The Amsterdam University of Applied Sciences was created in 1993 following the merger of two large universities of applied sciences, the Algemene Hogeschool Amsterdam and the Hogeschool van Amsterdam. The AUAS as we know it today has existed for 30 years.

Universities of applied sciences are ‘new’ institutions

Universities have a long tradition, but universities of applied sciences (hogescholen in Dutch) have only existed since the mid twentieth century. In the Secondary Education Act of 1963, which was came into effect in 1968 under the name Mammoth Act (Mammoetwet), universities of applied sciences were established as a separate sector of education for the first time. Yet this kind of educational institution has existed for longer.

The origins of higher professional education

The origins of higher professional education, often shortened to HBO in Dutch, lie in the second half of the eighteenth century. The formal abolition of the guilds in 1818 marked the end of the guilds’ craft education system. In the industrialisation of the second half of the nineteenth century, private individuals again took the initiative to provide vocational training, and technical and economic training in particular. In the course of the twentieth century, vocational education increasingly became the responsibility of the state and received state funding. In the education, behavioural and health care sectors in particular, ‘pillarisation’ (the compartementalisation of society by religion and politics) was an important factor in establishing institutes for higher professional education with their own religious signature.

(Bemmel, A. van. (2006) Hogescholen en hbo in historisch perspectief. Association of Universities of Applied Sciences.)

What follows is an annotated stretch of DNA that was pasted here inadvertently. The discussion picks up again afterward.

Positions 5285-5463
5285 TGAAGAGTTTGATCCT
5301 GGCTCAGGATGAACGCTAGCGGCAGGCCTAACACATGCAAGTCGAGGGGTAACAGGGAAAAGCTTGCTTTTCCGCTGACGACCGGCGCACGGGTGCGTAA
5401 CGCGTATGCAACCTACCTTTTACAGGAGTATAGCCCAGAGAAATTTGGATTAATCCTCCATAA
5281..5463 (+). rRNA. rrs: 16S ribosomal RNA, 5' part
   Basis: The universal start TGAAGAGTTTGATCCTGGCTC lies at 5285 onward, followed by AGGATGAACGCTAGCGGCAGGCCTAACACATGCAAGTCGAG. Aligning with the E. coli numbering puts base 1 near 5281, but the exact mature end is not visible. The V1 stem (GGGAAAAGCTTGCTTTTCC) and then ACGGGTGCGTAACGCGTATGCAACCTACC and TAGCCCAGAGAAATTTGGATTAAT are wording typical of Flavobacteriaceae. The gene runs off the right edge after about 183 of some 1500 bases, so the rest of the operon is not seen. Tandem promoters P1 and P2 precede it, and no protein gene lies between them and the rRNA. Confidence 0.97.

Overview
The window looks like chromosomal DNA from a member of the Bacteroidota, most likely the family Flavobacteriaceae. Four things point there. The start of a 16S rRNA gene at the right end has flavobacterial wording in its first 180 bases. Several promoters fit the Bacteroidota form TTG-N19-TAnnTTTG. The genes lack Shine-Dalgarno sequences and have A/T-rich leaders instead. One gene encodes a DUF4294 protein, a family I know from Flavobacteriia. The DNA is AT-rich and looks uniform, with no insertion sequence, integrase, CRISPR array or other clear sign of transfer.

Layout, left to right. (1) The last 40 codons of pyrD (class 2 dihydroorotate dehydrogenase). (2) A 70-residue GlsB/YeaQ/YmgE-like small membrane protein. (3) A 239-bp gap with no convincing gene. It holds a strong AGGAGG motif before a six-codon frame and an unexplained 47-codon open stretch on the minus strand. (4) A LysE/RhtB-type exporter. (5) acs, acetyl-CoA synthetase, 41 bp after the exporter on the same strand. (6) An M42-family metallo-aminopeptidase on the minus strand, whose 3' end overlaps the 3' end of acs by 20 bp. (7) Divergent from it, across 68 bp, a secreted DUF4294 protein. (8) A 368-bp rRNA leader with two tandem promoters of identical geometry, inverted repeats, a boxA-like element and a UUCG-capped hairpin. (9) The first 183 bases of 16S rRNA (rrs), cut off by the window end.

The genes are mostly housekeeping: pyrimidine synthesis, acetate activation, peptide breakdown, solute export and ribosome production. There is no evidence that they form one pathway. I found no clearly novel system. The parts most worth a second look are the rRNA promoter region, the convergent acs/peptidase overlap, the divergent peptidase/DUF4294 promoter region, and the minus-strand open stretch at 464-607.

The AUAS’s predecessors

The AUAS had many predecessors: trade schools, nautical schools, schools for social work, fashion colleges, technical colleges, nursing colleges, economics colleges and more. This variety was clearly evident in the large number of institutes, namely 17. It was decided in 2008 to group the study programmes by subject, leading to the seven faculties we know today, each with its own degree programmes.

The Amsterdam Nautical College is one of the oldest predecessors of the AUAS. It was founded in 1785 by the Fatherland Fund to Encourage the Nation's Shipping Service (Vaderlandsch Fonds ter Aanmoediging van 's Lands Zeedienst). This was the first institution on the continent to offer nautical education in the form of a boarding school. In 1971, the Nautical Training College and the Maritime Academy of the Seaman’s Home (Hogere Zeevaartschool van het Zeemanshuis) merged to become the Amsterdam Maritime Academy Foundation (Stichting Hogere Zeevaartschool Amsterdam). This academy became in 1977 part of the AUAS and the Maritime Officer course became part of the Institute of Industrial and Maritime Technology (Instituut voor Industriële en Maritieme Techniek).

Amsterdam has for centuries been known for its high-quality technical and nautical education, and this is still true today. The Maritime Officer programme is highly regarded, scoring at least an 8 out of 10 in student satisfaction surveys.

Published by  Communication 8 November 2023